Old Testament History Lesson #28

The Hellenistic Period

Introduction

The Persian Empire lasted for a little over two hundred years. Its reign would close the time of the Old Testament. There is benefit to learning the background of the time in which Jesus was born because it can help us to better understand groups that we see and events which occur in the New Testament. This lesson will study the extraordinary career of Alexander the Great and how his kingdom was divided after his death.

I. Alexander, The Apostle Of Hellenism

A. Philip of Macedon.

  1. Since the days of Xerxes, Greek power had been on the increase and Persia had trouble keeping its wide empire in submission. The city-states of Greece, however, never formed a united government.
  2. When a real union of Greek states was achieved, it was the genius of Philip of Macedon who brought it about. Philip was never able to include Sparta because he was murdered in 336 B.C., and the mantle of leadership fell to his son Alexander.

B. Alexander the Great.

  1. Alexander was a Macedonian by nationality but culturally was a Greek, educated by Aristotle himself. He carried the Iliad and the Odyssey with him on his campaigns.
  2. With a small army, largely of Macedonians, and a staff of historians, geographers, and botanists, Alexander crossed the Dardanelles by boat at the very spot where Xerxes had taken his army.
  3. Darius III did not take this expedition seriously. He ordered that Alexander be seized and brought to Susa. It was a close fight, and Alexander nearly lost his life, but the Persians were defeated. With this victory, the way into Asia Minor lay open before Alexander.
  4. In the fall of 333 B.C., Alexander met the Persian army, which was estimated to be between 100,000 to 300,000 men. Despite the odds, Alexander won the battle of Issus through a triumph of tactics. The Persians had been so confident of victory that the officers brought their families to watch the spectacle; now Alexander captured them, along with a sizable portion of the Persian treasury, the king’s wife, mother, and children, 360 of his concubines, 400 eunuchs and even the ambassadors to the Persian court from Athens, Thebes, and Sparta.
  5. Alexander’s next battle was his longest. Tyre had withstood sieges from Sennacherib and Nebuchadnezzar that had lasted over a decade; Alexander conquered it in seven months by building a causeway from the mainland and moving siege towers to the city walls.
  6. Next, he continued into Egypt, where the joyful Egyptians welcomed him as a liberator from the hated Persians. He accepted the crown of the pharaohs, started construction on Alexandria, and made a pilgrimage to the oracle at the Siwa oasis, Egypt’s holiest shrine.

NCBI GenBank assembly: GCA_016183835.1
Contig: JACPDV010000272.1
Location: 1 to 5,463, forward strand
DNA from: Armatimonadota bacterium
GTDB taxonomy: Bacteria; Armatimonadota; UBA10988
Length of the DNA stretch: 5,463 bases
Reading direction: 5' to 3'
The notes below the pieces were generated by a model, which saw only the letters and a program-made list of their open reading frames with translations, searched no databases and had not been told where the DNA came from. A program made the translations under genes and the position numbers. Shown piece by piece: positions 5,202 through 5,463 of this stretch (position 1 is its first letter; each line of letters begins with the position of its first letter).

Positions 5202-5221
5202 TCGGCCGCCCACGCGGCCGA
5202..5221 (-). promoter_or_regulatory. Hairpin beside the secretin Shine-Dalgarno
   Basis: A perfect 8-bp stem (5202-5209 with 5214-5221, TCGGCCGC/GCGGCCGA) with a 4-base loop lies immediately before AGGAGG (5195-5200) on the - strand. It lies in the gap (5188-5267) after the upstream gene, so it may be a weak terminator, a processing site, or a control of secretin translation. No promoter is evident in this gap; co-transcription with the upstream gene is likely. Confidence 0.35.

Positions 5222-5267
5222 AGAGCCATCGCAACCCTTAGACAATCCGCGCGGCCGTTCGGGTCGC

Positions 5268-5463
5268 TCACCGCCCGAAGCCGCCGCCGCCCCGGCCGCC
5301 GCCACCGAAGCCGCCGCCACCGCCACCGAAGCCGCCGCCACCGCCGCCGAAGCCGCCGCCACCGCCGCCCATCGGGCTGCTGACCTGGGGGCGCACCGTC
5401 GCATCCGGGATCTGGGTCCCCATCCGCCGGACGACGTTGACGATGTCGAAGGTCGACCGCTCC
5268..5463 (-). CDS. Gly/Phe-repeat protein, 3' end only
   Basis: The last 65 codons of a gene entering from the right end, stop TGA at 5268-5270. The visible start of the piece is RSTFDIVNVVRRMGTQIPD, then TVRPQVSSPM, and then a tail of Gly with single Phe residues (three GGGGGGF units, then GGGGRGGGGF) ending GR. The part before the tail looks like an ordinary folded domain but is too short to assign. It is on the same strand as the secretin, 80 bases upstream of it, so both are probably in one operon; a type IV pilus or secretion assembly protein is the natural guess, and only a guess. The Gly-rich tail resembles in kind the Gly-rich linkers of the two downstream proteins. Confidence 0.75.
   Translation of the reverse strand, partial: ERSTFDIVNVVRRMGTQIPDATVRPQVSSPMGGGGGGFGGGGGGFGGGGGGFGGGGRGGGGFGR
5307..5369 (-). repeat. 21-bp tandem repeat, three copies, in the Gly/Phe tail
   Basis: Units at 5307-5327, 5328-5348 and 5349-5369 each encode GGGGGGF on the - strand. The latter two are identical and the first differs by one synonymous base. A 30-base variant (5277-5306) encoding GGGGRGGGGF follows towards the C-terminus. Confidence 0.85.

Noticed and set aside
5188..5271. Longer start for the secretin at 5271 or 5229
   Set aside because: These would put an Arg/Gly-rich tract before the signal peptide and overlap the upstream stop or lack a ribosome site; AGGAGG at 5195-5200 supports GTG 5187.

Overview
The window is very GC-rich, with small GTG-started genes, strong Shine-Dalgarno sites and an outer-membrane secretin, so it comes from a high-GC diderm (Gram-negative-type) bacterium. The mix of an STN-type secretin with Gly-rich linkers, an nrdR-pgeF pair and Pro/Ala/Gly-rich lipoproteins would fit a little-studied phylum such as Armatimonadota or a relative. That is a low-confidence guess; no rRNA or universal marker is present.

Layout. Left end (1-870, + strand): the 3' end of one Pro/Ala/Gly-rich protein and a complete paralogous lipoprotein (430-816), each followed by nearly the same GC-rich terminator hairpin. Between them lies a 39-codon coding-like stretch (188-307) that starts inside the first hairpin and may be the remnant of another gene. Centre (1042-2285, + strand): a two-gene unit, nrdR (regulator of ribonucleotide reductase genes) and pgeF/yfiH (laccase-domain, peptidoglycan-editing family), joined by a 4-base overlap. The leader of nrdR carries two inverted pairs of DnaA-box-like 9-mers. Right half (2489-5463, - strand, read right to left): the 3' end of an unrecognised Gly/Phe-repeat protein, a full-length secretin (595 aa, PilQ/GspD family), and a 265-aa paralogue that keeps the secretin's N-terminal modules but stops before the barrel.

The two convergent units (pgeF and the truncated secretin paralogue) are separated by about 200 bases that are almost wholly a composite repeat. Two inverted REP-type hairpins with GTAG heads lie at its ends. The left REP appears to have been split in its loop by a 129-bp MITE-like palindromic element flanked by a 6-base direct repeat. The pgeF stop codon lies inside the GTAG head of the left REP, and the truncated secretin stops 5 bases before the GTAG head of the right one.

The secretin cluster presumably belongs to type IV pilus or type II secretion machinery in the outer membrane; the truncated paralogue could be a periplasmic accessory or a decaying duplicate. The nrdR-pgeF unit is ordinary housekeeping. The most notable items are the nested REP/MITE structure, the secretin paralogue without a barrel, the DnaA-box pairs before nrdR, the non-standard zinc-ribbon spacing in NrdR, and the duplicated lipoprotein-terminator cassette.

7. Jewish traditions show Alexander in a friendly light, although Hellenism was to become the great enemy of orthodox Judaism. In 331 B.C., Alexander retraced his steps northward through Palestine and Syria. He then attacked the Persian army in its home territory. Alexander took the entire territory of Persia, and the capitals of the Persian Empire — Babylon, Susa, Persepolis, and Ecbatana — were successfully occupied.
  8. With the conquest of Persia behind him, Alexander continued his eastern conquests. Bactria and Sogdiana cost him three years of bitter fighting. The Punjab region of India was the limit of Alexander’s conquests. His army staged a sit-in and refused to travel further.
    a) The trip home was the toughest part of the entire campaign. The army split into three groups. Alexander, aching from old wounds and sharing every hardship with his soldiers, led his group through the Baluchistan desert.
    b) Alexander had gradually come to see that he could not simply rule the Persian Empire as a conquered territory of Macedonia — both Asians and Europeans would have to share the tasks involved with running it. He took to wearing Persian clothes, which the Greeks regarded as silly and effeminate. He also seemed to enjoy the ceremonies of the Persian court. Three thousand Persians were taught Greek and instructed in western military science; a Persian noble was even promoted into his inner circle of advisors. The Greeks regarded this behavior as a betrayal.
  9. When he reached Susa in 324 B.C., he finally tried to consolidate his vast domains. He took Barsine, the daughter of Darius, as his second wife, and 80 officers and 10,000 other veterans took Persian wives on the same day in a ceremony portrayed as a marriage between east and west. He reorganized the army, issued coins, built a merchant fleet, dug new irrigation canals, and made plans to explore and conquer Arabia. But while inspecting a drainage project near Babylon, a mosquito bit him and he contracted a fever, presumably malaria. He died in June of 323 B.C. at thirty-two years of age. In so short a life, Alexander conquered more territory than any of his predecessors. The eleven years of his amazing conquests changed the course of history.
  10. Alexander never seemed to give much thought to the idea of his empire existing without him; at least he left it ill-prepared to face that situation. On his deathbed, when asked who should inherit the throne, all Alexander said was “the strongest.”
    a) Alexander had many able generals, but there was not one that arose as his logical successor.
    b) By 315 B.C., after seven years of struggle, four outstanding leaders appeared: Cassander retained his hold on Macedonia and Greece; Lysimachus held Thrace and the western half of Asia Minor; Ptolemy consolidated Palestine, Cilicia, and Cyprus with his Egyptian-Libyan domains; and Seleucus controlled the rest of Asia all the way to the Indus Valley.

II. The Jews Under The Ptolemies A. The early Ptolemaic rulers.

  1. For the most part, the Jews were permitted to live in peace and in accord with their religious and cultural traditions. Tribute was paid to the Egyptian governments, but local affairs were administered by the High Priests who had been entrusted with responsibility for the government of the Jews since Persian times.
  2. The one great figure among the Jews of the Ptolemaic period is Simon the Just, the High Priest who is the subject of the highest praise in the post-biblical writings. Ecclesiasticus calls him “great among his brethren and the glory of his people.” He is credited with rebuilding the walls of Jerusalem which had been demolished by Ptolemy I. He is said to have repaired the temple and directed the excavation of a great reservoir which would provide fresh water for Jerusalem.